The first crucial step in the asset division process is to identify and value all assets and debts belonging to both parties. This includes everything from property, cars, and investments to superannuation, business interests, and debts.

The goal is to compile a comprehensive list of these assets and liabilities, accurately valuing them to establish the total net asset pool available for division. This step may require professional valuations for certain assets like real estate, businesses, or unique personal property to ensure accuracy in the process.

Step 2: Assessing Contributions

Once the asset pool is established, the court then assesses the contributions made by each party towards the accumulation, conservation, or improvement of these assets. Contributions can be financial, such as income, savings, or inheritances, which are applied to accumulating, preserving, or improving assets.

Contributions also include non-financial contributions, like weeding, gardening, mowing, cleaning, or other maintenance of a house, parenting responsibilities, or efforts to improve a family-owned business. The aim is to recognise and quantify the value of these contributions in both monetary and non-monetary terms, ensuring that each party’s role in building marital assets is acknowledged.

Step 3: Considering Future Needs

The next step involves considering the future needs of both parties. This includes a wide range of factors, such as age, health, income-earning capacity, the need to care for children, and the overall financial resources of each party. This step is crucial for ensuring that the division of assets takes into account the potential for financial disparity between the parties post-divorce, aiming to mitigate undue financial hardship and promote financial independence.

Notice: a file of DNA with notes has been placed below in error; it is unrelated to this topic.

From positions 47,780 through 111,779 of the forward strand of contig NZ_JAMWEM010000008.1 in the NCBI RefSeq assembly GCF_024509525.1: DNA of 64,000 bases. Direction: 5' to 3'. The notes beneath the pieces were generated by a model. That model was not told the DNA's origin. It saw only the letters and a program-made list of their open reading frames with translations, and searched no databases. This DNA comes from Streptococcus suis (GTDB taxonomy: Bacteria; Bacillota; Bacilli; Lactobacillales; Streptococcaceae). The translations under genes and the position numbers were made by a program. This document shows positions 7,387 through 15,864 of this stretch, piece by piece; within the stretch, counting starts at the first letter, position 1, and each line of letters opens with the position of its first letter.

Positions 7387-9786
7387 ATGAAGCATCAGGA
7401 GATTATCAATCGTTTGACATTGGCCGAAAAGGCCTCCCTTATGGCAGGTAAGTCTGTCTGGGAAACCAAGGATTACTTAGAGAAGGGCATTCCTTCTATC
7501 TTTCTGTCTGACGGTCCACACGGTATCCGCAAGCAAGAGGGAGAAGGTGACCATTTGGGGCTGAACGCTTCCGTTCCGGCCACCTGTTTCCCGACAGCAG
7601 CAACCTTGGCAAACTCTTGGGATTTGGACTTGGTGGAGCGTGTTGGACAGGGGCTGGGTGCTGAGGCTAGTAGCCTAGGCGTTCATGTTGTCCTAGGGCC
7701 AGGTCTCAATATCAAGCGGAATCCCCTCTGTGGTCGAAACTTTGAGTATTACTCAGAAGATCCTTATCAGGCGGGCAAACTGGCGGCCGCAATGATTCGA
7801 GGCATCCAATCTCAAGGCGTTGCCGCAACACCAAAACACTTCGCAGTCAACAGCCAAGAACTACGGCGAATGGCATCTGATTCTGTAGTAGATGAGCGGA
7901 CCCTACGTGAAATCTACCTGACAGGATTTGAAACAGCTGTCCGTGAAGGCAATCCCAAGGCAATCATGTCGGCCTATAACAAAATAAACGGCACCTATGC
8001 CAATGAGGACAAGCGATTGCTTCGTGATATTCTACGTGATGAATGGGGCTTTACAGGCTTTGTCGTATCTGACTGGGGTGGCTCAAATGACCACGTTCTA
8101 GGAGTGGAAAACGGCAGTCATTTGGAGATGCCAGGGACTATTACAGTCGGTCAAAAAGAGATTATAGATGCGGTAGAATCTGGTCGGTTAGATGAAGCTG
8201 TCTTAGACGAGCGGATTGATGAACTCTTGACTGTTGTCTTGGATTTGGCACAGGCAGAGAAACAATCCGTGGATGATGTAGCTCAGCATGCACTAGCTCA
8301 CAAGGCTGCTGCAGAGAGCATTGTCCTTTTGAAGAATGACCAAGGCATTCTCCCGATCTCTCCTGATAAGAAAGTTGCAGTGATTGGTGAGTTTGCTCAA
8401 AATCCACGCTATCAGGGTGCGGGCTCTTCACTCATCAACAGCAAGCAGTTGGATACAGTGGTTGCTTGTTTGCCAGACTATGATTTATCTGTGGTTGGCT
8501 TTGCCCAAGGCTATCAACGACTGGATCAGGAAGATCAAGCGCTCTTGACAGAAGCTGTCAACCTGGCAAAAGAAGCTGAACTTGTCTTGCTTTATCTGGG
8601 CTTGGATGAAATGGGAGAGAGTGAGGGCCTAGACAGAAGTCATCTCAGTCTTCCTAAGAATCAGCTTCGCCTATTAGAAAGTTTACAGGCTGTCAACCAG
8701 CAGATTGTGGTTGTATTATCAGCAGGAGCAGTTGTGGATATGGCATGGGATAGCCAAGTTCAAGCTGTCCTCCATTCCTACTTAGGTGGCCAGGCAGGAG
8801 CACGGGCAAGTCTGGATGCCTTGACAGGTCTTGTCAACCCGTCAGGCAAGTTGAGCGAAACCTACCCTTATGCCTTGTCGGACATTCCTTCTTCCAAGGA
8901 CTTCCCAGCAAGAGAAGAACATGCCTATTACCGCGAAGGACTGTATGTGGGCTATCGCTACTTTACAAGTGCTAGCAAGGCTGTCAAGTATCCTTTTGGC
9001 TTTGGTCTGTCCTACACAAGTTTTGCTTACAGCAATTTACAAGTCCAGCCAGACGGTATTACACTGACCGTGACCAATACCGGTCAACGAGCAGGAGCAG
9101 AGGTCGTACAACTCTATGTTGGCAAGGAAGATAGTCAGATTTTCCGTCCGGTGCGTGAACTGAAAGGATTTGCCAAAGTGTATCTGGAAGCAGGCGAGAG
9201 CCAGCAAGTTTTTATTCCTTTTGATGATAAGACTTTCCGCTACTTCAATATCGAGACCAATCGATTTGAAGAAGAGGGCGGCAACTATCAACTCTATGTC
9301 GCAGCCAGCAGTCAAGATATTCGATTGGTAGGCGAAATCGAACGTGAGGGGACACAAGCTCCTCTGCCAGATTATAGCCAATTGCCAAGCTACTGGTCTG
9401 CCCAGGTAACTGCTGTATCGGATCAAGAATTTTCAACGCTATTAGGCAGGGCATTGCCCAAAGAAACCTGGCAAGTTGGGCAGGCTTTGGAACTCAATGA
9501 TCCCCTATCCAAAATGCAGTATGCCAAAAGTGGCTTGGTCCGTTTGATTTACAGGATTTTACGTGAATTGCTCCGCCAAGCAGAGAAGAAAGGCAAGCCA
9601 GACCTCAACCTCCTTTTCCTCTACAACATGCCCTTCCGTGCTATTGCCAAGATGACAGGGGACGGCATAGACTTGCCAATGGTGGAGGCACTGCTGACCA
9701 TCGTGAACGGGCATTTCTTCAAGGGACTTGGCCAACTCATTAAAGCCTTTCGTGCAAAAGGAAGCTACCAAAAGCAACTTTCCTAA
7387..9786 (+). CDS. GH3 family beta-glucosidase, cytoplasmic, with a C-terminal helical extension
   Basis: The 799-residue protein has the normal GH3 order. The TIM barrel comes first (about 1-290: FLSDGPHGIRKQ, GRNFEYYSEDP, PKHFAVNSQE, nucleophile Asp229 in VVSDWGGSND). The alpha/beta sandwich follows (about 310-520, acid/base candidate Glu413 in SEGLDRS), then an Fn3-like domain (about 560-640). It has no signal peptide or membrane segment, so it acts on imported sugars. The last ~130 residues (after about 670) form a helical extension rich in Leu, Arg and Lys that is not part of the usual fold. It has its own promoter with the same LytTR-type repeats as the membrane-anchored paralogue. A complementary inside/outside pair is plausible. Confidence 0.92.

Step 4: Arriving at a Just and Equitable Division

Combining the assessments from the previous steps, the court then decides what constitutes a just and equitable division of the marital assets. This decision is based on the entirety of the circumstances, including the contributions made by each party and their future needs. The outcome can vary significantly from one case to another, reflecting the unique dynamics and needs of each relationship.

Common Misconceptions

One of the most prevalent misconceptions about divorce settlements in Queensland, and indeed throughout Australia, is the belief that assets are always divided equally. As we’ve already explored, this is not the case.

Some other misconceptions include:

  • Assets Held in One Name Are Not Part of the Asset Pool: Many people mistakenly believe that if an asset is in one partner’s name, it will not be considered for division. However, all assets, regardless of whose name they are in, are considered part of the marital asset pool.
  • Superannuation Is Excluded from the Asset Division: Superannuation is often thought to be separate from other assets – that is not true, superannuation is property and can be split between parties, just like any other assets.
  • Contributions Are Only Financial: “If I paid for everything, then I should get everything” – wrong! Non-financial contributions, such as homemaking, child-rearing, and emotional support, are equally valued and considered.